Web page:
The promise of big data has been shimmering on the health care horizon for years. When properly aggregated and accessed, big data has the potential to personalize medical decision-making by identifying which treatments have the best chance of success for an individual patient. Now, athenahealth and Epocrates have come together to bring that idea to reality, in a new app called Epocrates Bugs + Drugs. And here’s how we did it…
An urgent need for infectious disease decision support
The interplay between population health and personalized medicine is poignantly manifest in infectious disease management. One clinician’s antibiotic choices for one patient can result in spread of infection—and resistance—reaching far beyond the exam room. The Centers for Disease Control (CDC) recently reported that more than two million patients suffer from antibiotic-resistant infections each year, resulting in at least 23,000 deaths.
We know the solution is in our hands: hands that deliver self-care instructions instead of antibiotic prescriptions for viral and self-limited conditions; hands washed meticulously after every patient; hands whose fingers scroll and tap to access the latest CDC, IDSA and AAP guidelines.
When it comes to choosing antibiotics, clinicians in hospitals have long benefitted from antibiograms that detail resistance patterns of the bacteria sampled from patients within their walls. For years, I carried a well-worn card or printout of institutional sensitivity results in my white lab coat pocket, updating it every year or so. I would visually scan the tiny print to find a prudent antibiotic choice that would get the job done. Yet, it never occurred to me that there was no similar guide for the ambulatory setting.
Our inspiration for the app
Like most great ideas, the inspiration for our recently announced Epocrates Bugs + Drugs mobile health (mHealth) app came from clinicians who rely on Epocrates in daily practice. They loved using Epocrates’ ID Treatment Selector, but they had to look elsewhere for antibiotic sensitivity data.
The Epocrates Medical Information team gathered to brainstorm a solution and immediately thought about those hospital cards. How could we gather that data? With a great number of infections managed outside the hospital, we knew we had to find a way to access the same type of sensitivity data in the outpatient world, where patients actually live.
We went on a data hunt
Independent labs, hospital systems, various electronic medical record platforms, national surveillance systems—everyone seemed to have a piece of data on antimicrobial sensitivity, but it was all locked in separate silos.
Now, that’s changed. As just one result of Epocrates and athenahealth joining forces earlier this year, we now have access to data from more than 40 million patient records (15 million of which have full clinical data), via the athenahealth cloud-based network. By aggregating and de-identifying individual lab reports received by athenahealth from a variety of labs across the nation, we are able to harness data to create something entirely new: a community-based antimicrobial susceptibility matrix focused on any ZIP code in the country.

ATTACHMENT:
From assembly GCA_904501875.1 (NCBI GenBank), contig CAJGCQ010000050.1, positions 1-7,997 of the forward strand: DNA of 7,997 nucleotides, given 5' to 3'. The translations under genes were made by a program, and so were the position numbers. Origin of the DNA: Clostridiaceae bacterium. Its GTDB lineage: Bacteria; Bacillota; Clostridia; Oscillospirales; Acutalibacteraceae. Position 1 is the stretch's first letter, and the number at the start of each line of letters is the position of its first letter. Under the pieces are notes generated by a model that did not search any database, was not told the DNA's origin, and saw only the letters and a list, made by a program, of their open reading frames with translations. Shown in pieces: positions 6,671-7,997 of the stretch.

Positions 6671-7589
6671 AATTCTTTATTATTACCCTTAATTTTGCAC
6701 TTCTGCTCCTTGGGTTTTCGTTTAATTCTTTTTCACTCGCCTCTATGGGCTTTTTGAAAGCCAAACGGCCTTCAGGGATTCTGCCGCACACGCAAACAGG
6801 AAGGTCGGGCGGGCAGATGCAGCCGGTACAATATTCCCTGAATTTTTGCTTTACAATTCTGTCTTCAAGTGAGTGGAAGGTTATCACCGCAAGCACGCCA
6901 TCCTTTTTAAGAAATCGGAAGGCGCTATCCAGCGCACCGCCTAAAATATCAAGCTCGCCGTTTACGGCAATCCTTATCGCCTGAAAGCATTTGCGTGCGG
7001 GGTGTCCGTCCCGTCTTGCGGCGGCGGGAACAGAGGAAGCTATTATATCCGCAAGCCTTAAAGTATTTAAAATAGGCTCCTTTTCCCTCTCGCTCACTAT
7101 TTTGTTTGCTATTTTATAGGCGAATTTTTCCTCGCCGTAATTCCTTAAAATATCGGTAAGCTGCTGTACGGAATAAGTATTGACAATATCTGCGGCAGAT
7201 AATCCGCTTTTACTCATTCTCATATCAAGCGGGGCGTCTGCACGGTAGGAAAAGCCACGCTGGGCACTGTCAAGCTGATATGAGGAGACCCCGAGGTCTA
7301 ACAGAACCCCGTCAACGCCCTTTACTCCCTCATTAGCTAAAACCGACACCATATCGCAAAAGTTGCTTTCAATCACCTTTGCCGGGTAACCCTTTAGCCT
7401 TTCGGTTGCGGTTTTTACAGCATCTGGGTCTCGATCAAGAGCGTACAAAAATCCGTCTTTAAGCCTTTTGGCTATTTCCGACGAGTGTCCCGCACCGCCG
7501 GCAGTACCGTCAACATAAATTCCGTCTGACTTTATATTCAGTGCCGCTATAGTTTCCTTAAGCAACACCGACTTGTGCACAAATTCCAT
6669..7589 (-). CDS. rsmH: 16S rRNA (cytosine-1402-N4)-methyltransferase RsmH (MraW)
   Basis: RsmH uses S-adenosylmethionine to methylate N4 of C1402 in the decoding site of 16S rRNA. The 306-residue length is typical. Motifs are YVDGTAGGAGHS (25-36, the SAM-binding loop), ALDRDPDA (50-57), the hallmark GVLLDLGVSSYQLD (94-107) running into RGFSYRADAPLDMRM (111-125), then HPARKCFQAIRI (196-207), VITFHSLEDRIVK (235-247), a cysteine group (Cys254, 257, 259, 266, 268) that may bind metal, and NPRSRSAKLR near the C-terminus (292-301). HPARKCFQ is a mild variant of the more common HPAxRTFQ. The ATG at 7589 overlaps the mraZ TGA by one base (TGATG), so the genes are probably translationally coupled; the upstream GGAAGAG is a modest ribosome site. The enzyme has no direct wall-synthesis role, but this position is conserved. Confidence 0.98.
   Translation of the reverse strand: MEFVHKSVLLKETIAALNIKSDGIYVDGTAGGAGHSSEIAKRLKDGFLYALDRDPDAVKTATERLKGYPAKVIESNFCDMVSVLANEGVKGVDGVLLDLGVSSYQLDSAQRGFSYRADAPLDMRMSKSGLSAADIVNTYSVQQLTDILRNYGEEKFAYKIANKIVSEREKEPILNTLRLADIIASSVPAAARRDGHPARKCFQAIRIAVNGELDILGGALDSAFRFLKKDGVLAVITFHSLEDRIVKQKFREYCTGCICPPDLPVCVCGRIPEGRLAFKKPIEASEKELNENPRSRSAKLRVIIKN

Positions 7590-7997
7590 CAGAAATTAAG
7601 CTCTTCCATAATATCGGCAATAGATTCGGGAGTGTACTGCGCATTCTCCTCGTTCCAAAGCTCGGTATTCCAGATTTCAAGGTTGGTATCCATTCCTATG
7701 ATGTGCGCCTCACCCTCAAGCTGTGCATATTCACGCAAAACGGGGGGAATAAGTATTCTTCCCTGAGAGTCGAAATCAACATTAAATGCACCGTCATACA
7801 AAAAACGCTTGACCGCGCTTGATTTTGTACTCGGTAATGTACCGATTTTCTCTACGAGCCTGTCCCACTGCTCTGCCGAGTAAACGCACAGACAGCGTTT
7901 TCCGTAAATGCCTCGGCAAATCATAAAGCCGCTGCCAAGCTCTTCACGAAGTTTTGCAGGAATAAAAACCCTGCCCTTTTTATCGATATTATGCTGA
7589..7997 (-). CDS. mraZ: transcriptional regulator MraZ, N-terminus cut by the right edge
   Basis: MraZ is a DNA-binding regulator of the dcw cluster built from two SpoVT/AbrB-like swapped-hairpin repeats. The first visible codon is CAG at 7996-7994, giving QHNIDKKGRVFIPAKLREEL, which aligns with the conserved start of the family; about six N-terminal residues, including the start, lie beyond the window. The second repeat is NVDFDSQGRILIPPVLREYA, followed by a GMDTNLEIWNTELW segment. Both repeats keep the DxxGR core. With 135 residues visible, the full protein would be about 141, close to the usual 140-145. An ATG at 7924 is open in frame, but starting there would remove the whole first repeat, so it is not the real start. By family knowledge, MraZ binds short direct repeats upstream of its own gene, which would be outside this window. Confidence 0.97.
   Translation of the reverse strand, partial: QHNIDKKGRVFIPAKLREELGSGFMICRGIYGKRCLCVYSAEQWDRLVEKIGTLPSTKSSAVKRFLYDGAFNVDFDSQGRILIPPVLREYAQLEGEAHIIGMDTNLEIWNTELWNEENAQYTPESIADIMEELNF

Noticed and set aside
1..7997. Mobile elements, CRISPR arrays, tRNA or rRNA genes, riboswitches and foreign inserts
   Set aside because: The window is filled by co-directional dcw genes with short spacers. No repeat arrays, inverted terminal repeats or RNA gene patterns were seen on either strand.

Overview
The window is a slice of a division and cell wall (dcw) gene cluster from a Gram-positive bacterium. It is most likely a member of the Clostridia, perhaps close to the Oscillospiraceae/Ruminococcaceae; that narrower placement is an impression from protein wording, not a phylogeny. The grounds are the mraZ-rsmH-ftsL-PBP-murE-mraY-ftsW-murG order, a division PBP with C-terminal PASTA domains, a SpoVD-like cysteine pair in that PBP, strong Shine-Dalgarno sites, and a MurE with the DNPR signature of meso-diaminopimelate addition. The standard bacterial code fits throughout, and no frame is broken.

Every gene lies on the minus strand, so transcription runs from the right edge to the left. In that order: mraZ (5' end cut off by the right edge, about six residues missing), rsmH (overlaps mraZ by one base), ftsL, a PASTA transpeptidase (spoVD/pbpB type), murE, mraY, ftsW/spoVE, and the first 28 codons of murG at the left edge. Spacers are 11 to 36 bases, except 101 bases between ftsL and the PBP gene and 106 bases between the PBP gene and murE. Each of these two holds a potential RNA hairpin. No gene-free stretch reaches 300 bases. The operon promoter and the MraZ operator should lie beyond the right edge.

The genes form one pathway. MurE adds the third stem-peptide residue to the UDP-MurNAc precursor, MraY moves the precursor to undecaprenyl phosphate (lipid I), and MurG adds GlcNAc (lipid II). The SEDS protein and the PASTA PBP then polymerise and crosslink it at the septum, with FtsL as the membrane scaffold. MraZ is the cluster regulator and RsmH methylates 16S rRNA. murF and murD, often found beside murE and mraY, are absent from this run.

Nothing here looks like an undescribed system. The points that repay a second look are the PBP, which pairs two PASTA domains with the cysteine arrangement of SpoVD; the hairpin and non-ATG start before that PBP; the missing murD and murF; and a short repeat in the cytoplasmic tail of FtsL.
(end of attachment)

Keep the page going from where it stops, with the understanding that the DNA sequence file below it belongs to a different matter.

From the moment we said, “Let’s do this!” a working prototype was in our hands two weeks later. The app is simple.
How it works:
- Bugs + Drugs geo-locates your Apple® iOS 7 device and delivers a rank-ordered list of bacteria found in urine, blood, or skin specimens predominant in your selected area.
- Depending upon the location you’ve selected, the radius dynamically expands to deliver meaningful results for that area.
- Tap on a bacterium to reveal sensitivity data by drug. Samples with fewer than 30 tests are less reliable, and are presented separately.
- Tap on a drug to open an excerpt from the top-ranked Epocrates drug reference.
- Thousands of bacteria-to-drug data points tied to patient-level ZIP codes are available each day, enabling automatic continual app updates.
Check out Epocrates Bugs + Drugs app in action:
The results are endlessly fascinating
Amoxicillin/clavulanate might be a reasonable empiric choice for a skin infection in most parts of the country, but not if your patient lives in, say, Alexandria, Virginia, where Staph aureus resistance to the drug is worse than the national average. If you have a lab report showing Enterococcus faecalis in urine and you are awaiting sensitivities, nitrofurantoin might be a reasonable choice—but not in Jennings, Louisiana.
Of course, patient-specific factors, clinician judgment, affordability, and other factors are vital to any prescribing decision. Still, the application of geo-specific sensitivity profiles represents another step toward personalized medicine and population health management. The decisions made in the moment of care—whether to prescribe an antibiotic and the choice of drug—can affect an entire population.
So are you ready to use big data to deliver more personalized care? Download the Epocrates Bugs + Drugs app for iOS 7 today. Tell us other ways you think mHealth may be able to improve the future of health care. What other kinds of data applications would you like to see us undertake in the future?